Saturday, December 09, 2006

Brand Immersion: Public Service or Advertising?

In the same vein as the previous post about the health care company whose advertising was of service...

Last week I was walking through the Times Square subway passage and was treated, along with thousands of other commuters, to holiday wall murals. Red, white and green graphic snow scenes. Every third or forth mural had a smallish logo placed in a corner.

With limited logo placement but strong visual continuity - those who experience these murals know within minutes this is from Starbucks. Because these murals appear where advertising posters usually hang - I walked from one to the next in a kind of eager anticipation to see which brand was responsible for this little bit of visual pleasure. Granted, I'm always looking for innovative advertising so maybe others were less inspired to find the brand - but regardless, I've overheard people talking about how nice it was to have the subway passage filled with holiday scenery.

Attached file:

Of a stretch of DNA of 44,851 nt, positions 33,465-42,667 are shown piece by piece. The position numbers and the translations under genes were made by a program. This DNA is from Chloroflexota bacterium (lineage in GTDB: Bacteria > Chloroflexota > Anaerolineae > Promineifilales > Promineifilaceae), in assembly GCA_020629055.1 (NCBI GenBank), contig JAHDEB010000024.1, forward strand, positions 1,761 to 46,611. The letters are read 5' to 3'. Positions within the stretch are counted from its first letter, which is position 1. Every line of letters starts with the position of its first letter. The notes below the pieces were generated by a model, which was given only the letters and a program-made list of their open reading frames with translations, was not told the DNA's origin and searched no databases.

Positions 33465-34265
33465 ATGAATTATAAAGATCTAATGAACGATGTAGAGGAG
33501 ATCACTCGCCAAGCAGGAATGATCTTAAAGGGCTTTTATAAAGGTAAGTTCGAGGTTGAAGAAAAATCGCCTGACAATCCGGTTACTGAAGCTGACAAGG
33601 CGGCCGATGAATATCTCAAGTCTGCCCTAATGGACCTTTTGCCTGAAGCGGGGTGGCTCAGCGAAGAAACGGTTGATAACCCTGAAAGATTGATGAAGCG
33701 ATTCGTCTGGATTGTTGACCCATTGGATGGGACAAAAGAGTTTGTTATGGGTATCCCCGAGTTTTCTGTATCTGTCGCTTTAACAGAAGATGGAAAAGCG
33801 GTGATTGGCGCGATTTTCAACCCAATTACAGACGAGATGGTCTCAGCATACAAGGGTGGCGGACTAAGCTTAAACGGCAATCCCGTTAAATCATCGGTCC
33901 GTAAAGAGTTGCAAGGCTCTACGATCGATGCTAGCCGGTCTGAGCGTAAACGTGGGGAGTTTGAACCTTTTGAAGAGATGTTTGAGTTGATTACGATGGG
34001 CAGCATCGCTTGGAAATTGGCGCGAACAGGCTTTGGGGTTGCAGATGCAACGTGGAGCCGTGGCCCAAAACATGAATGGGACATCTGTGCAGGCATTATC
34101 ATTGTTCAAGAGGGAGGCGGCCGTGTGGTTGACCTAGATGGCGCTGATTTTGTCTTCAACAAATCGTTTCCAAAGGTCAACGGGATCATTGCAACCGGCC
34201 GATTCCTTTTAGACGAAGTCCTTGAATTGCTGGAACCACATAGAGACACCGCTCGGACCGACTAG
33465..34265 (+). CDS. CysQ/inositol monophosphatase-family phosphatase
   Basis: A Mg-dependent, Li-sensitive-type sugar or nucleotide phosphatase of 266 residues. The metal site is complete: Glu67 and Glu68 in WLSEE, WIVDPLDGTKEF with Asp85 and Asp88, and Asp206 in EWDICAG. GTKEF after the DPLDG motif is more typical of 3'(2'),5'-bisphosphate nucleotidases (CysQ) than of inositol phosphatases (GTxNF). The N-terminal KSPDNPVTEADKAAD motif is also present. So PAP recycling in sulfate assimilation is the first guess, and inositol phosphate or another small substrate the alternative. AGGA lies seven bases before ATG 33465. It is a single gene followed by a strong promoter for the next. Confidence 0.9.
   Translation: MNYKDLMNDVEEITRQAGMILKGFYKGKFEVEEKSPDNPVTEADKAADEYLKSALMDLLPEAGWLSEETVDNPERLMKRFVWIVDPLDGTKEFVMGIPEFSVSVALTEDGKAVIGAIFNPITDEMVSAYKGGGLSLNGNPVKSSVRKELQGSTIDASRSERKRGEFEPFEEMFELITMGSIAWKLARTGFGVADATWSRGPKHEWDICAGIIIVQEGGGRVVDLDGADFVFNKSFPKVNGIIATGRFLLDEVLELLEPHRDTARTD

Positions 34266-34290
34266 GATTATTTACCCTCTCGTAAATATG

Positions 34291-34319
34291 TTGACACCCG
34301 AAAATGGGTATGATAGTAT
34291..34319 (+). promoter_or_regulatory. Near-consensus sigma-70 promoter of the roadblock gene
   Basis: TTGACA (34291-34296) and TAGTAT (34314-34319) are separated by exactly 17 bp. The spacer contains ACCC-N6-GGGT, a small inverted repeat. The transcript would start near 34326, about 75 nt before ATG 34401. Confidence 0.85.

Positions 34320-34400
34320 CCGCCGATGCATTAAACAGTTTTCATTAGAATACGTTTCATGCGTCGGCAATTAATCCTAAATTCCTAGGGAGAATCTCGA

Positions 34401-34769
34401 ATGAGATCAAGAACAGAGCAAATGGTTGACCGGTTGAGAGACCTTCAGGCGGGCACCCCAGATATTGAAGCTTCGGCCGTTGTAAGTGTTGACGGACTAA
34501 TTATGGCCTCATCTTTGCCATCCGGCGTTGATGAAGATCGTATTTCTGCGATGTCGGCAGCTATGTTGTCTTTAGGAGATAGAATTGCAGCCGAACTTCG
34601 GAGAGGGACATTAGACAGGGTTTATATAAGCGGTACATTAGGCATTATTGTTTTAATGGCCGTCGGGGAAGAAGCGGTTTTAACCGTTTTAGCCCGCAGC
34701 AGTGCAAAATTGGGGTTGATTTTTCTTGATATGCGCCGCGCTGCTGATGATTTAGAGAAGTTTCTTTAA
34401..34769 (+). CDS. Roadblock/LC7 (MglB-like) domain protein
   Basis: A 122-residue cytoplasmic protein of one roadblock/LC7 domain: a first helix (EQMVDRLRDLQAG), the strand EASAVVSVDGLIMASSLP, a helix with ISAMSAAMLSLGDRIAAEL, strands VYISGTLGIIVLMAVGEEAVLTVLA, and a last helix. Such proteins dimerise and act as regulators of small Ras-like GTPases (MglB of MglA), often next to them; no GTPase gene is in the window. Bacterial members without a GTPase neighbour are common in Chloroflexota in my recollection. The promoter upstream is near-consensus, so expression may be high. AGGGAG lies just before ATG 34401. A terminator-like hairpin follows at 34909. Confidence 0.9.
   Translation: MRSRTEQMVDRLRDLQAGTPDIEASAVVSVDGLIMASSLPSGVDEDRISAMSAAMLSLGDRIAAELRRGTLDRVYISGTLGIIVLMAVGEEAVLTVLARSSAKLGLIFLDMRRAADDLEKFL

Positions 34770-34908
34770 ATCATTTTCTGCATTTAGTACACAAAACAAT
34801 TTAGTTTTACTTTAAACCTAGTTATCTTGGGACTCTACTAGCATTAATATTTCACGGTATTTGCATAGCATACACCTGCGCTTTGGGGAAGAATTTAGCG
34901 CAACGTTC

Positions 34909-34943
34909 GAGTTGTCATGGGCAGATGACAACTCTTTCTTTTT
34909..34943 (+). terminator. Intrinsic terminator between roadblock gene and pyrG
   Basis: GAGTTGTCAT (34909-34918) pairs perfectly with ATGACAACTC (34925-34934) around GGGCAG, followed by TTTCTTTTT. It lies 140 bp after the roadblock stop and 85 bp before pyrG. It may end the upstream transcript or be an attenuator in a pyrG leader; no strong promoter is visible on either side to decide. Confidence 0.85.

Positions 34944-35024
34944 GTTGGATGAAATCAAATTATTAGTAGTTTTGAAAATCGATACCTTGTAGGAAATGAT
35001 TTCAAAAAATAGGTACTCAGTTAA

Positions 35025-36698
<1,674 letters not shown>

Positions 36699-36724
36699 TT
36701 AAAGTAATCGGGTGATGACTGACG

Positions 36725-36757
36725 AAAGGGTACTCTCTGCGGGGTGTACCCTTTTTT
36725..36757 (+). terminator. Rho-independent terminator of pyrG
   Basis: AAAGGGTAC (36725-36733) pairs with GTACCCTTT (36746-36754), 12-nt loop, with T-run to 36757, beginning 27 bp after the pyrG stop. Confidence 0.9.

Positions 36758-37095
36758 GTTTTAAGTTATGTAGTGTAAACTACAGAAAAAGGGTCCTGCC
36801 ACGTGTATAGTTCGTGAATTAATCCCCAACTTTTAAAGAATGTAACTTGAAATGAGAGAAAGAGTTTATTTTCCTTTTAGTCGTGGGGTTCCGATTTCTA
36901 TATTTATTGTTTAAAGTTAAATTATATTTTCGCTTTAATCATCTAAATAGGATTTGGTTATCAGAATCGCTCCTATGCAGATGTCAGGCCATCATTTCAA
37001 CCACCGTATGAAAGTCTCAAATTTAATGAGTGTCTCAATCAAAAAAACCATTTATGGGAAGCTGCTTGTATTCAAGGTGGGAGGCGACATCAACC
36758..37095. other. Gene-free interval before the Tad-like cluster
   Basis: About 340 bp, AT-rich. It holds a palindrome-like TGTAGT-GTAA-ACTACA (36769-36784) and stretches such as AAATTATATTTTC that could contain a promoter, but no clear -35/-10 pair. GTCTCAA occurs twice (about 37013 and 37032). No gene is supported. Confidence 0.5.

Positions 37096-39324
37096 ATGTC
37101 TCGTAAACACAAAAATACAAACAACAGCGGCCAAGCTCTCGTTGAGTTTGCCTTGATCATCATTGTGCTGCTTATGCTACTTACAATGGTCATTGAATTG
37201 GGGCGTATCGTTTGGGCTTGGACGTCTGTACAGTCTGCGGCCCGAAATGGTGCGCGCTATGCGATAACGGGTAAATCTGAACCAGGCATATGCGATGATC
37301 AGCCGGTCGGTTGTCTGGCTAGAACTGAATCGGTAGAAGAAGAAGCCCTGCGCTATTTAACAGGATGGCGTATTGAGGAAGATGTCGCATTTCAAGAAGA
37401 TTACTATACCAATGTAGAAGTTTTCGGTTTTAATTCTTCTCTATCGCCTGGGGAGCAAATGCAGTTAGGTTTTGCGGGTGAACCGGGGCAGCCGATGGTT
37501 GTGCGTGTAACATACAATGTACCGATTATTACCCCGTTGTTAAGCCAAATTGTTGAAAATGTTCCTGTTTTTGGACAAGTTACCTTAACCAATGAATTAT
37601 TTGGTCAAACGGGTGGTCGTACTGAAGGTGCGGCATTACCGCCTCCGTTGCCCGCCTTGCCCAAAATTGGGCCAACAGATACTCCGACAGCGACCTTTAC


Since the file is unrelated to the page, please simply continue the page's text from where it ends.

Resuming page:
Starbucks is a brand that gives us a "third place" - not work, not home, but that lovely place to stop in for a moment or for an hour and just be. Now they've taken a little bit of that and extended it to the New York underground.

Thursday, December 07, 2006

Brand Immersion: How to calm down during rush hour...

In my quest to find and reveal great examples of analog and digital branded utilities I've come across a health insurance company that believes even its advertising can be of service in keeping people healthy. Check this out - as reported by Creativity...

Health maintenance organization Kaiser Permanente aims to maintain health in the frantic workaday world exemplified by this friendly domination effort seen at the Montgomery Street BART station in downtown San Francisco last month.

"Suggestions on how to live well in a busy world," along with "calming images" lined the walls of the station, allowing Kaiser Permanente to "actually provide a healthy moment in a person's busy day," says Karnowsky. In addition, sponsored musical performances heard during rush hours "can lower a commuter's blood pressure," she says.